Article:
Isa wrote this great story of her son getting glasses the summer before starting kindergarten. The story was originally posted on her blog Raising SOS and is reprinted here with her permission. – Ann Z
At back to school night, it was easy to pick out Samuel’s self-portrait.
It wasn’t the blonde bed head that tipped us off. It was the blue, rectangular eyeglasses. The funny thing is that I stopped noticing the glasses shortly after he started wearing them. To me, he just looks like Samuel, but to many parents at our school, Samuel is “the kid with glasses.” I get it. I know the girl with club feet, the boy with an eye patch, and the two lonely black kids. I also understand that I really don’t know them at all.
Other parents often ask me how I found out that Samuel had a vision problem. What they are really wondering is if their children will need glasses too. They wonder if there is a medical explanation for their kids’ wiggling, short attention span, and confusion about the numbers 6 and 9. I hate to report that the glasses didn’t solve any of these problems.
We got the official diagnosis, at his five year-old check-up, but we would have figured it out much sooner if we were paying attention. A referral to the optometrist unearthed the fact that Samuel’s “blinking face” was not an attempt to sabotage our family photos, or the early sign of a social disorder; he probably just had a vision problem. Samuel is nearly blind in one eye when looking at objects up close like letters and numbers—all the rage in kindergarten—and had been compensating with his good eye. We had grown so accustomed to his tilt-blink-and-grimace move that we had almost stopped noticing it.
The optometrist informed us that glasses would allow Samuel’s eye to strengthen over time. If he wore them enough, he would likely grow out of them in a few years. It was good news.
I was devastated.
I didn’t want a foreign object on my son’s face. I didn’t want Samuel to look different from the other kids. I didn’t want to nag him to, “put on his glasses.” I was already on his case enough and wanted to reserve a bit of nagging for say, when he started piano lessons.
I really didn’t want eyeglasses in our family photos.
I realized my hypocrisy. I genuinely thought that other people’s kids with glasses were cute. (I also think that triplets are cute, but I do not want a set of my own.) My darling niece wears glasses. One of my best friends’ daughters wears glasses. I love these girls, glasses and all. The husband wears glasses for Pete’s sake and I fell in love with his sexy, smart looks.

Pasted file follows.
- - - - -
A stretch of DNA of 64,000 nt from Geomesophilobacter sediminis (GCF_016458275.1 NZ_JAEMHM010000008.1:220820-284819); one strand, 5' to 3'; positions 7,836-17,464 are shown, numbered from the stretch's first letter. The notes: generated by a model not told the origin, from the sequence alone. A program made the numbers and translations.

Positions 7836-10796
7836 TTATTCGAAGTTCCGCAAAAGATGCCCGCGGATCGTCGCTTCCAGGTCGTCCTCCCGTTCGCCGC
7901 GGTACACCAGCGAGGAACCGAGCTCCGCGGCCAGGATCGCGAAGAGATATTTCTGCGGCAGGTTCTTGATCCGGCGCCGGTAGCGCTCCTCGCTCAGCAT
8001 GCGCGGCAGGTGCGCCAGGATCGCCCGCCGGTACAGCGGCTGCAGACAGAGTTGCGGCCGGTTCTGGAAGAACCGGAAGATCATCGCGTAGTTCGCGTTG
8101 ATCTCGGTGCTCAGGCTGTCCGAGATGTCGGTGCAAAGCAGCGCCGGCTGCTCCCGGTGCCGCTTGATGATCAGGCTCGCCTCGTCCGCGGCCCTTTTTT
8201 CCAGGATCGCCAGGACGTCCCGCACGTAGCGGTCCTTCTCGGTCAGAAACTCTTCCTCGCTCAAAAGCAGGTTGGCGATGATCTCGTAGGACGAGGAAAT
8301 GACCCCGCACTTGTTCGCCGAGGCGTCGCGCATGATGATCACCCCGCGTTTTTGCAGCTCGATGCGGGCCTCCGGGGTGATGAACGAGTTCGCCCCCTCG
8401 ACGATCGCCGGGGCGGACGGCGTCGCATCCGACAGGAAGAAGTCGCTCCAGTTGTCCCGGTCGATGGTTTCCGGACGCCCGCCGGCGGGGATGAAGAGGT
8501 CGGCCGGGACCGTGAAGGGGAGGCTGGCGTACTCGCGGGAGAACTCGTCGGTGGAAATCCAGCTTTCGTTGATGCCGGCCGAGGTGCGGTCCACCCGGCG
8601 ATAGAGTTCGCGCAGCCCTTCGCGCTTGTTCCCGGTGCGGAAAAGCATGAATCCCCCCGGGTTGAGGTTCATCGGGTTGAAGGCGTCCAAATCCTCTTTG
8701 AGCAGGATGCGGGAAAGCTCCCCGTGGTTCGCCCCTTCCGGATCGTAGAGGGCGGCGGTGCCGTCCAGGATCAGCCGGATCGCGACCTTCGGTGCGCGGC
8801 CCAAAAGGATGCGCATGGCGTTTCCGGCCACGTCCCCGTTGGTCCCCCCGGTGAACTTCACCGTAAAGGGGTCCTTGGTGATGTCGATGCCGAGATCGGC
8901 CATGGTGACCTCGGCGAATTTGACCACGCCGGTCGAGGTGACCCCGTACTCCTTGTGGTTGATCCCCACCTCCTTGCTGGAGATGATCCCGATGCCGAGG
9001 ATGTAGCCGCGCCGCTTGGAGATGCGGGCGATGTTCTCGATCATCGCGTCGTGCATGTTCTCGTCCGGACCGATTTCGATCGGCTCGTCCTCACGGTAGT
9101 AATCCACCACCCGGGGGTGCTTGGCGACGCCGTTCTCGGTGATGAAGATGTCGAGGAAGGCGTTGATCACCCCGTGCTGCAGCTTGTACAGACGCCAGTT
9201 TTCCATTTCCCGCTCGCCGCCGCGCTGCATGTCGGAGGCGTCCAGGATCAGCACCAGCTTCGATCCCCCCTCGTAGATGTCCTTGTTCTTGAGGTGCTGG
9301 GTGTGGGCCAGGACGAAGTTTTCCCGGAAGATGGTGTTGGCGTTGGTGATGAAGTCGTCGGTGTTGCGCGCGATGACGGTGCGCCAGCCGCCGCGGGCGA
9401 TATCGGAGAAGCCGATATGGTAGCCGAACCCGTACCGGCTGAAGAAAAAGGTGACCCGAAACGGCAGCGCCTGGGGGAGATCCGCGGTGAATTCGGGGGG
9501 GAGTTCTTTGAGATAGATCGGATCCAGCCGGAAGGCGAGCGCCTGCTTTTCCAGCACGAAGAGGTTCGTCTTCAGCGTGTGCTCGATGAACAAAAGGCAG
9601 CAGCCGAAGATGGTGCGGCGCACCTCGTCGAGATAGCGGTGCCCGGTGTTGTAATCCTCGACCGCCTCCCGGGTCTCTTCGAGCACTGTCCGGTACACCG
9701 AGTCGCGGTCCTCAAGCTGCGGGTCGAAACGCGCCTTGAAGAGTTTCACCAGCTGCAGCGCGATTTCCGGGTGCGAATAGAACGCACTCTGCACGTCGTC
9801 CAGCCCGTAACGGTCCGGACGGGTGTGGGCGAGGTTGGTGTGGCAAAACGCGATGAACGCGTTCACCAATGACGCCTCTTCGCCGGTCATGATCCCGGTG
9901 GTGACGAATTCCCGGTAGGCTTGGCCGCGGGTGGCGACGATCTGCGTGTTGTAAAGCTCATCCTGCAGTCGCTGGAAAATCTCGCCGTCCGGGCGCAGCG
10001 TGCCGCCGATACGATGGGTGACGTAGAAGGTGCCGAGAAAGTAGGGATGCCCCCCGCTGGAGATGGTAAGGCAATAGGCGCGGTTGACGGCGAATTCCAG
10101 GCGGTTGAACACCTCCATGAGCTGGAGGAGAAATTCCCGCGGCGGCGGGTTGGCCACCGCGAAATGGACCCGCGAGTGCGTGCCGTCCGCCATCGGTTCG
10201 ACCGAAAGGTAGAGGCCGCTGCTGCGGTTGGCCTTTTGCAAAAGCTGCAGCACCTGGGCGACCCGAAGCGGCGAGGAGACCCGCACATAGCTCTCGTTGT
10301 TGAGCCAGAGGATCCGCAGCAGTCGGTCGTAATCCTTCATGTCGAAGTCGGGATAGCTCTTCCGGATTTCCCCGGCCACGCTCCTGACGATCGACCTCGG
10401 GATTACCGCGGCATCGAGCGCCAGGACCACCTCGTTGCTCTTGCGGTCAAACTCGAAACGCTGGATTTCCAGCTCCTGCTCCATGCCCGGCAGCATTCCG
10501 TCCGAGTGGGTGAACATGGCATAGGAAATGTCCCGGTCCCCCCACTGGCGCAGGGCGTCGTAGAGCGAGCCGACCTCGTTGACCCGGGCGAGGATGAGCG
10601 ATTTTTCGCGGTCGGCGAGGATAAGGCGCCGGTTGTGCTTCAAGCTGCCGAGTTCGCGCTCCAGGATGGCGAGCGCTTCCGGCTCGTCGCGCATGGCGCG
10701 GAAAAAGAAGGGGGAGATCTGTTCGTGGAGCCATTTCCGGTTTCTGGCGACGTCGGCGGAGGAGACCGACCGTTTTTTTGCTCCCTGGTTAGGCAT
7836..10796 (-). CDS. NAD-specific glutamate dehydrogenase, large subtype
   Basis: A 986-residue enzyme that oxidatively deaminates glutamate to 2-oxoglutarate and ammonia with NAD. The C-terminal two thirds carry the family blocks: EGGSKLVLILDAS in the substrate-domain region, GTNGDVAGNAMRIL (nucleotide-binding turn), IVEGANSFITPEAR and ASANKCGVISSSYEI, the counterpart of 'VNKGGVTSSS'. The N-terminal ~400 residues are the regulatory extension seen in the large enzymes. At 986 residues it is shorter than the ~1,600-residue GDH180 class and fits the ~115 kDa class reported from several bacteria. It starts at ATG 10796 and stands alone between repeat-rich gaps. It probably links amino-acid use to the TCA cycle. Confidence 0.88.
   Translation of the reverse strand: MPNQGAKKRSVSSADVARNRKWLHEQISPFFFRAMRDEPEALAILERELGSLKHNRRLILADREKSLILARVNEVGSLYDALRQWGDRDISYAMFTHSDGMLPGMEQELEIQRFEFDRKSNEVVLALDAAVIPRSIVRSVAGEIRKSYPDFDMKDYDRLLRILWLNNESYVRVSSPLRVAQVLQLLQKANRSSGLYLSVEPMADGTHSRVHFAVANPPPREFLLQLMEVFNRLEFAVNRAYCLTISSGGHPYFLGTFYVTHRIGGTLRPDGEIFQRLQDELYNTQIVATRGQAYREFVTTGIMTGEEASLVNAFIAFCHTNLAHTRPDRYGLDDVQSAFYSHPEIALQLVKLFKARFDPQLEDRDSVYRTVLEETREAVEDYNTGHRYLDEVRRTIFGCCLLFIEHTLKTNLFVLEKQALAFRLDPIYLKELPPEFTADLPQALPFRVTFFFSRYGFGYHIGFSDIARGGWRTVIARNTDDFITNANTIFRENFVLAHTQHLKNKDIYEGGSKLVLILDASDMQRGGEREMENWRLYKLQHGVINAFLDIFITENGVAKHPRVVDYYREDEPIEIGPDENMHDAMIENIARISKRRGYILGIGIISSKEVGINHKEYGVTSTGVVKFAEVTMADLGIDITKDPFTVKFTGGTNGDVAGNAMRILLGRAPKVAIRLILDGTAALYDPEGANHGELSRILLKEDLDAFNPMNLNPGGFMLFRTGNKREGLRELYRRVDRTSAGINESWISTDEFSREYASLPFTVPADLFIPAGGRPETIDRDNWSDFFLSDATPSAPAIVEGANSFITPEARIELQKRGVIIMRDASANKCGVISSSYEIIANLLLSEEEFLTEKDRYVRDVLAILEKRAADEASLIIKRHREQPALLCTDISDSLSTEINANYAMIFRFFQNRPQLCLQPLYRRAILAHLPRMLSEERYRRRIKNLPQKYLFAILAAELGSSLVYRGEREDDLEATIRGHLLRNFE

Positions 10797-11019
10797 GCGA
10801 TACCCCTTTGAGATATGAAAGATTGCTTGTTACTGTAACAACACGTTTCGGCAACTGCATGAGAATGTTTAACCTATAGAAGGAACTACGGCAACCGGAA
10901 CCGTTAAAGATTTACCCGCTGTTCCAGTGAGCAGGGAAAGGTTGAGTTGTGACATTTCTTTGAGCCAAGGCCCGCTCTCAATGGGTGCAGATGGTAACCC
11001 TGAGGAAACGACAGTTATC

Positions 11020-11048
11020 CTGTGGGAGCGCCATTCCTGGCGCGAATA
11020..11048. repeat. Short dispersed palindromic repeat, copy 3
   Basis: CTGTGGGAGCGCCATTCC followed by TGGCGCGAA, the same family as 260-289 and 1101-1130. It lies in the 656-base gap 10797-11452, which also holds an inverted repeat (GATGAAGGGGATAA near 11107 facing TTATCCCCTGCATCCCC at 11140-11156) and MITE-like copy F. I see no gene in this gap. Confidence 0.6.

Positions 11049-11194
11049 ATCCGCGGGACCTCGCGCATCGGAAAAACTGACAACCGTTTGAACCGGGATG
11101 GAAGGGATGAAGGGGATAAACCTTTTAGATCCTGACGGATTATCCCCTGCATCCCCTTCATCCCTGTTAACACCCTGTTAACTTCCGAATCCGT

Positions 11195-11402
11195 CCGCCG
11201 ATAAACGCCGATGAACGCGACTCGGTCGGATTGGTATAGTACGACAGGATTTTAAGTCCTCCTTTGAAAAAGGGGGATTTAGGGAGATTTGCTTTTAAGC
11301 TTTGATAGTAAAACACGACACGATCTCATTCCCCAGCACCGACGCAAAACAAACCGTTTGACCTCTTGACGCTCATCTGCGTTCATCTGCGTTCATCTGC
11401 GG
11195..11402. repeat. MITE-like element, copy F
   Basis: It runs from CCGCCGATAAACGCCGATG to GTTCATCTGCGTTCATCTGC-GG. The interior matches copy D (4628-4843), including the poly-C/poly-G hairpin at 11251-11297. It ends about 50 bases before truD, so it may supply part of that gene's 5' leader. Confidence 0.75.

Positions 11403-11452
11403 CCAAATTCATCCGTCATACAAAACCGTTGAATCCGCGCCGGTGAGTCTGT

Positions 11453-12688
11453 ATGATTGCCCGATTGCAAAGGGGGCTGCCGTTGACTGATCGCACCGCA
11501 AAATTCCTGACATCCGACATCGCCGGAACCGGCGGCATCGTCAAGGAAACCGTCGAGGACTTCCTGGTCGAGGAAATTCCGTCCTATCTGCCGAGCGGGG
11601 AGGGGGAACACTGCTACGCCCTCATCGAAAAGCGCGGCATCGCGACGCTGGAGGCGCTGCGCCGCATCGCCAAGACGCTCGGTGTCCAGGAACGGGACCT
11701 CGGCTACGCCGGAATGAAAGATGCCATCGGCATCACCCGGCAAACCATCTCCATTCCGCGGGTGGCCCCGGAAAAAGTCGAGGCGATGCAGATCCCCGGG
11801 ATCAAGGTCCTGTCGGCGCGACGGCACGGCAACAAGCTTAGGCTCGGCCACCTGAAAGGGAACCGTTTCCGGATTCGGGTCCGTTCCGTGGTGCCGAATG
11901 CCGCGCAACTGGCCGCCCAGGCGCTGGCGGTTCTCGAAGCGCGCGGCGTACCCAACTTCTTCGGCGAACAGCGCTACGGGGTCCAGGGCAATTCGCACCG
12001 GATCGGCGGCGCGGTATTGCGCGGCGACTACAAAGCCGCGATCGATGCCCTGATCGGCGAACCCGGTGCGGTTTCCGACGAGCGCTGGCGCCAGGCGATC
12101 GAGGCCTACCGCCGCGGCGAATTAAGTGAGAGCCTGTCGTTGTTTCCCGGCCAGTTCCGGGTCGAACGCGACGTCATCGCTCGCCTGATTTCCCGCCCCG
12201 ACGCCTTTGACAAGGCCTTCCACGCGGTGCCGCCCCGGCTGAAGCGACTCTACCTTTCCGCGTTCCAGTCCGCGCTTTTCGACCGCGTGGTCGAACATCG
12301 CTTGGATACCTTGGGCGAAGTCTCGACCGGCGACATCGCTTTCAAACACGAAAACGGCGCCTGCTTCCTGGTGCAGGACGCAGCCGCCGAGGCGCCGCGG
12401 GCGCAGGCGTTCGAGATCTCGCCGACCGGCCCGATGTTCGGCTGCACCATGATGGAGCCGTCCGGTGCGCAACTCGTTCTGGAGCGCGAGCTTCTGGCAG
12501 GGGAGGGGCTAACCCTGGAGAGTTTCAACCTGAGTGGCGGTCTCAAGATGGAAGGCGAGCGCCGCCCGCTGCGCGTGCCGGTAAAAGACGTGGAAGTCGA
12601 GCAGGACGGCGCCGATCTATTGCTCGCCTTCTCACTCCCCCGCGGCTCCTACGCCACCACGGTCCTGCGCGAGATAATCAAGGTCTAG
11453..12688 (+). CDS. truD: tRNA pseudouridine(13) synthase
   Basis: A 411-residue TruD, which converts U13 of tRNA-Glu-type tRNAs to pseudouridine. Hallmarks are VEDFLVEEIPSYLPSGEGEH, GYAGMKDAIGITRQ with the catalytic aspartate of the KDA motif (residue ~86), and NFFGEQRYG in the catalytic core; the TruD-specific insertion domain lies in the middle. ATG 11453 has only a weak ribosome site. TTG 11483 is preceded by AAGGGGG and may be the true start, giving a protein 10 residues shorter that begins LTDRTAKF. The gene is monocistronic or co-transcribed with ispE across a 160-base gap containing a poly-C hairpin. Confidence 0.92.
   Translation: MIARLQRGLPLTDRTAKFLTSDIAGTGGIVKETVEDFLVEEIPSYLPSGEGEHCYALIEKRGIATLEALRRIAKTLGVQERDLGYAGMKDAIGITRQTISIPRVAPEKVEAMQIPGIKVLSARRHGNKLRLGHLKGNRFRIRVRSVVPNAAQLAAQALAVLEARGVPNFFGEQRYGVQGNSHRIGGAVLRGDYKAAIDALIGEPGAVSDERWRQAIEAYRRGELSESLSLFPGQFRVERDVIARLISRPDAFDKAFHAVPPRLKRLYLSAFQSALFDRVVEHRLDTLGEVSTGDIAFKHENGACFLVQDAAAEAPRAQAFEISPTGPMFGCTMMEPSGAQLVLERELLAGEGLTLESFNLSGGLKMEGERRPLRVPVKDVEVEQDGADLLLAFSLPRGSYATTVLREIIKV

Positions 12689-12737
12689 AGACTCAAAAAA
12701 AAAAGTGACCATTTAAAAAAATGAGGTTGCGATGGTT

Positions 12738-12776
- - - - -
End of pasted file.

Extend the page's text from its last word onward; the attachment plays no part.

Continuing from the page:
Was I really that (gulp) shallow? How could I be so oddly vain about my child when I care little about my own looks—evidenced by my lack of makeup and daily uniform of ponytail, flip flops and stretched out yoga pants.
With prescription in hand, we visited the eyeglass shop to choose Samuel’s new frame this past June. I adopted a weird, overly enthusiastic tone when pointing out his choices.
“Wow, those are really cool! Look at the boys in the poster (gesticulating madly)! They are wearing their glasses at the skate park! How super awesome!”
I started to hate the sound of my own voice. I knew Samuel could see right through me with his newly attuned, five year-old parental-bullshit-o-meter.
Or maybe not. It turned out that he did want glasses just like the boys at the skate park. These specs also happened to have rectangular frames just like Dad’s. Astonishingly, Samuel happily wore the specs all summer. No need for nagging. He loved wearing his glasses. Still, I steeled myself for public kindergarten.
Kindergarten started and none of his classmates commented on his glasses. Three months into school, I see why. First of all, kindergarteners are pretty forgiving. A kid with a peg leg, turrets and a penchant for licking can still be pretty popular. One of Samuel’s new friends has a face covered in tiny clear warts. Another wears athletic socks on his arms for “warmth” and another wears mismatched tye-dye separates that highlight his flaming red hair. There are kids who rely on the free “community snack” at recess and wear the clothing we donate to the free clothing exchange.
I stopped worrying about Samuel and his designer glasses.
A few weeks ago, my cousin, a professional photographer, took family photos for our holiday card. We started the shoot indoors with Samuel wearing his glasses, but quickly realized that the camera flash reflected badly off his lenses. We ditched the glasses for the rest of the session.
The photos came out beautifully—thanks to my cousin’s talent and an arsenal of juice boxes. This year, I managed to mail a bonafide Christmas card as opposed to the procrastinator’s New Year’s Card.
The photos look like us—a much cleaner, more color-coordinated version of us—and capture a moment in our family history. A moment when our three small children could still be easily bribed with a juicebox. I adore the photos and know that someday I’ll look back at them to remember what our little kids looked like.
The only thing that will be missing is Samuel’s glasses.